Monthly Archives: December 2013

Would you be disappointed?




When you decide to get up early and shoot sunrise are you disappointed when a nice sunrise is elusive?  I must admit that I am, but at the same time I quickly shift gears and look for what is right with the scene rather than what is wrong.  On the first morning in Cape May this past October, we were on the beach while it was still dark and as dawn approached we quickly realized that we were not going to have much of a sunrise.  We just shifted our mindset and started working on long exposures to capture the movement of the clouds and waves.  While I think pre-visualization is important, you must also be willing to embrace what is right with the scene and not let your disappointment detract from the creative process.

W. A. Young and Sons Machine Shop

Whew! It has been a tremendously busy fall… no complaints though. Since October 1, RRPT has held 7 Meetups! This means major backlog in photo processing. I have finally had a chance to look at my images from W. A. Young and Sons Machine Shop. We visited this historical and truly amazing facility in Mid-November. It was the second day of a two-day weekend Meetup in PA (Carrie Furnace and the Machine Shop). We have such a rich and vibrant industrial history in this area.

The W.A. Young & Sons Machine Shop & Foundry is a century-old, belt-driven machine shop and foundry featuring 25 fully operational machines.  This will be ideal for photographers who love macro and detail work and a great way to end our weekend in the Pittsburgh area. Our guide shared with us the history of the shop and even turned the belts on so we could see the machining equipment in motion.

For those who may have missed the opportunity to visit this very unique location, we are heading back! We have scheduled another PA Weekend (Carrie Furnace on May 10 and W. A. Young and Sons on May 11, 2014). For more information, see our Meetup page by clicking here.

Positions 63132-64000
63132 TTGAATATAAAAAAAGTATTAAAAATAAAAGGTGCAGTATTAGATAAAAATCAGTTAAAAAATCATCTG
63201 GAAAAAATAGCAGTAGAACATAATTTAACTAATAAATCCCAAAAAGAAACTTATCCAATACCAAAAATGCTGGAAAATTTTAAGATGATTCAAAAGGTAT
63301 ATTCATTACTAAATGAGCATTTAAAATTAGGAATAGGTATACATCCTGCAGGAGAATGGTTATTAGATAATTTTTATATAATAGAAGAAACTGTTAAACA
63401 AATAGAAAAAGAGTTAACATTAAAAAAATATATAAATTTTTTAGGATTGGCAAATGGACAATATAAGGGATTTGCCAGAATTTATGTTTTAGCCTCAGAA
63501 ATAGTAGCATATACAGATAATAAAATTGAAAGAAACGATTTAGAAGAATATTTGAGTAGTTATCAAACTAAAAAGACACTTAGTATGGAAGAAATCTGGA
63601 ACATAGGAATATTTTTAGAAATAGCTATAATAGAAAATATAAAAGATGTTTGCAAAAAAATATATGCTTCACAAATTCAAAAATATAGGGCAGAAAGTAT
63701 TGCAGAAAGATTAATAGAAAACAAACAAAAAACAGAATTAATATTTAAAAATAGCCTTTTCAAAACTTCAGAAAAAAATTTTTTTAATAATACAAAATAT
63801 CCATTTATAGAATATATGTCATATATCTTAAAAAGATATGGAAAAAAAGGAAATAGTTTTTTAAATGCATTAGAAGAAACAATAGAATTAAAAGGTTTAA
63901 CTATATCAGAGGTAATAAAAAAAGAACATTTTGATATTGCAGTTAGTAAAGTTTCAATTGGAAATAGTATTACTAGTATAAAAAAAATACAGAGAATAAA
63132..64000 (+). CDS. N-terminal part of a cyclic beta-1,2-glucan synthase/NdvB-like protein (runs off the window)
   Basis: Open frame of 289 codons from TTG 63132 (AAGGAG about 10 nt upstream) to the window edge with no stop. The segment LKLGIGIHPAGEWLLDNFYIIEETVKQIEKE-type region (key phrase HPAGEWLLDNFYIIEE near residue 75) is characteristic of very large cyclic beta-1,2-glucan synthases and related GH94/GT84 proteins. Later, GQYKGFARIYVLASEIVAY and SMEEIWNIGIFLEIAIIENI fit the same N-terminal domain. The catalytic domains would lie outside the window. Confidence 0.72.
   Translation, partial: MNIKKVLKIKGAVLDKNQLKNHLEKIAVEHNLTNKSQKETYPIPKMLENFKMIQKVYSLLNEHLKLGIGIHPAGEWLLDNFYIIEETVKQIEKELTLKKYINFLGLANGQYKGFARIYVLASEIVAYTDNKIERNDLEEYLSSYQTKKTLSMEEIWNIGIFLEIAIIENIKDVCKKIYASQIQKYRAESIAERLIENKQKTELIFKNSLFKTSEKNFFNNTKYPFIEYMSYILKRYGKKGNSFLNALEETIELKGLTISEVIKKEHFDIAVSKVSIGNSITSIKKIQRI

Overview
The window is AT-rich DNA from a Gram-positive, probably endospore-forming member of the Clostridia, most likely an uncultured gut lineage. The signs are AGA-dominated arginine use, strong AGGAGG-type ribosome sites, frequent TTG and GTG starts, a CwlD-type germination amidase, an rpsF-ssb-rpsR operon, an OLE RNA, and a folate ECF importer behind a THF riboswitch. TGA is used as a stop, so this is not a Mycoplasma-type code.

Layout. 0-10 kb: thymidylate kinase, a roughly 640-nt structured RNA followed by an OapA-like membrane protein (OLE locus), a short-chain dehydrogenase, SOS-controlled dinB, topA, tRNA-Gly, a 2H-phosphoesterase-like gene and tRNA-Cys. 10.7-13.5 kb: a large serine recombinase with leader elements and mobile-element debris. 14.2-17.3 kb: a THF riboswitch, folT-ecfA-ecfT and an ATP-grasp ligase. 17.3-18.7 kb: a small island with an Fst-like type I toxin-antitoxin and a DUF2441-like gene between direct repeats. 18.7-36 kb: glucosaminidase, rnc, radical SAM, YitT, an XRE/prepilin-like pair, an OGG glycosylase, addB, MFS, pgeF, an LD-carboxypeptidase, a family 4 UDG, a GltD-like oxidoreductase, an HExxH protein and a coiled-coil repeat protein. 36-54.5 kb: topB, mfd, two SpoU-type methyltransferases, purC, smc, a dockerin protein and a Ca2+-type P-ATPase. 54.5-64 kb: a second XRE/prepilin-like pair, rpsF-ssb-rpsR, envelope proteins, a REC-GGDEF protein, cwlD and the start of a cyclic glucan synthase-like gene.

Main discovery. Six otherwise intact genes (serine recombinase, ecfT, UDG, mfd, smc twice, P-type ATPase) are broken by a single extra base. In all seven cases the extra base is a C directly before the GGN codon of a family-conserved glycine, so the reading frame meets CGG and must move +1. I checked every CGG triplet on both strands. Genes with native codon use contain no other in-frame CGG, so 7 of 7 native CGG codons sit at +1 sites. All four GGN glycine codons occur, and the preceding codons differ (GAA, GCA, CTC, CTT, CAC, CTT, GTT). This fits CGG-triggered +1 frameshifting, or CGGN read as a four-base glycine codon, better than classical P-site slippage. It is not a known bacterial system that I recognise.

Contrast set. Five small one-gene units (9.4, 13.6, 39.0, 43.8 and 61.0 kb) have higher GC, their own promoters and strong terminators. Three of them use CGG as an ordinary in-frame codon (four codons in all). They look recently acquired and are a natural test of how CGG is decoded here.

Here are few images from this adventure in history!

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A Little Flash



My favorite time to light paint is usually 20 minutes after sunset, but what to do while waiting for it to get dark enough to light paint?  In my case flash is sometimes the answer.  During our recent trip to Carrie Furnace we started losing light about 45 minutes prior to sunset.  It was not dark enough to light paint because we could not expose for more than a couple seconds.  Unfortunately for me not everything I need during a shoot will fit in one bag, so I ran back to the car and grabbed my bag of speed lights and accessories.


I must admit it took a few minutes to get back in the groove, since I can’t remember the last time I used flash.  But it was like learning to ride a bike after a few minutes and a few test shots.   In the  photo above I combined 5 different images, each taken with one flash lighting a certain aspect of the composition.  I use the Nikon Commander on my camera body and hand hold the flash.  The general settings are usually 1 stop underexposed for the flash.   I use the self-timer and rear curtain sync to be in position when the camera clicks.


We are in the planning stages of setting up a new date for Carrie Furnace next May.   Be sure to join our Road Runner Photography Meetup to get notification of when the date is announced.